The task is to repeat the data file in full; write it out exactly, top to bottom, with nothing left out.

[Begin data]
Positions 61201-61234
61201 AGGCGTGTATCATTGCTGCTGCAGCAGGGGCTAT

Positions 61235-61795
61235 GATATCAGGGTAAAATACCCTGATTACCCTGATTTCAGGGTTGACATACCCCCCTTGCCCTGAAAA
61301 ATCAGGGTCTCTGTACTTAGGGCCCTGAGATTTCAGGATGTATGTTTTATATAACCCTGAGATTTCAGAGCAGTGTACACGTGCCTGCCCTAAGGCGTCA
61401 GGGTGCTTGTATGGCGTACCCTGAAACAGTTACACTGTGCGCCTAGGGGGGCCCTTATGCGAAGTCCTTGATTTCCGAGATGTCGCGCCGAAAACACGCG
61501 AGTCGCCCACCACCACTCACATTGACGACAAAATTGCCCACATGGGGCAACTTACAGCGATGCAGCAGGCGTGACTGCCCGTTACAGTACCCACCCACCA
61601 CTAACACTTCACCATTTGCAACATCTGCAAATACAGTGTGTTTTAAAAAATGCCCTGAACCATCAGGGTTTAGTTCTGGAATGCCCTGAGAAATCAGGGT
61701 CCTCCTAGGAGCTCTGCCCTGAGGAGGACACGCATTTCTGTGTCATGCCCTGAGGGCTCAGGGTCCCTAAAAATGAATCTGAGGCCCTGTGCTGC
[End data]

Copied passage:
Positions 61201-61234
61201 AGGCGTGTATCATTGCTGCTGCAGCAGGGGCTAT

Positions 61235-61795
61235 GATATCAGGGTAAAATACCCTGATTACCCTGATTTCAGGGTTGACATACCCCCCTTGCCCTGAAAA
61301 ATCAGGGTCTCTGTACTTAGGGCCCTGAGATTTCAGGATGTATGTTTTATATAACCCTGAGATTTCAGAGCAGTGTACACGTGCCTGCCCTAAGGCGTCA
61401 GGGTGCTTGTATGGCGTACCCTGAAACAGTTACACTGTGCGCCTAGGGGGGCCCTTATGCGAAGTCCTTGATTTCCGAGATGTCGCGCCGAAAACACGCG
61501 AGTCGCCCACCACCACTCACATTGACGACAAAATTGCCCACATGGGGCAACTTACAGCGATGCAGCAGGCGTGACTGCCCGTTACAGTACCCACCCACCA
61601 CTAACACTTCACCATTTGCAACATCTGCAAATACAGTGTGTTTTAAAAAATGCCCTGAACCATCAGGGTTTAGTTCTGGAATGCCCTGAGAAATCAGGGT
61701 CCTCCTAGGAGCTCTGCCCTGAGGAGGACACGCATTTCTGTGTCATGCCCTGAGGGCTCAGGGTCCCTAAAAATGAATCTGAGGCCCTGTGCTGC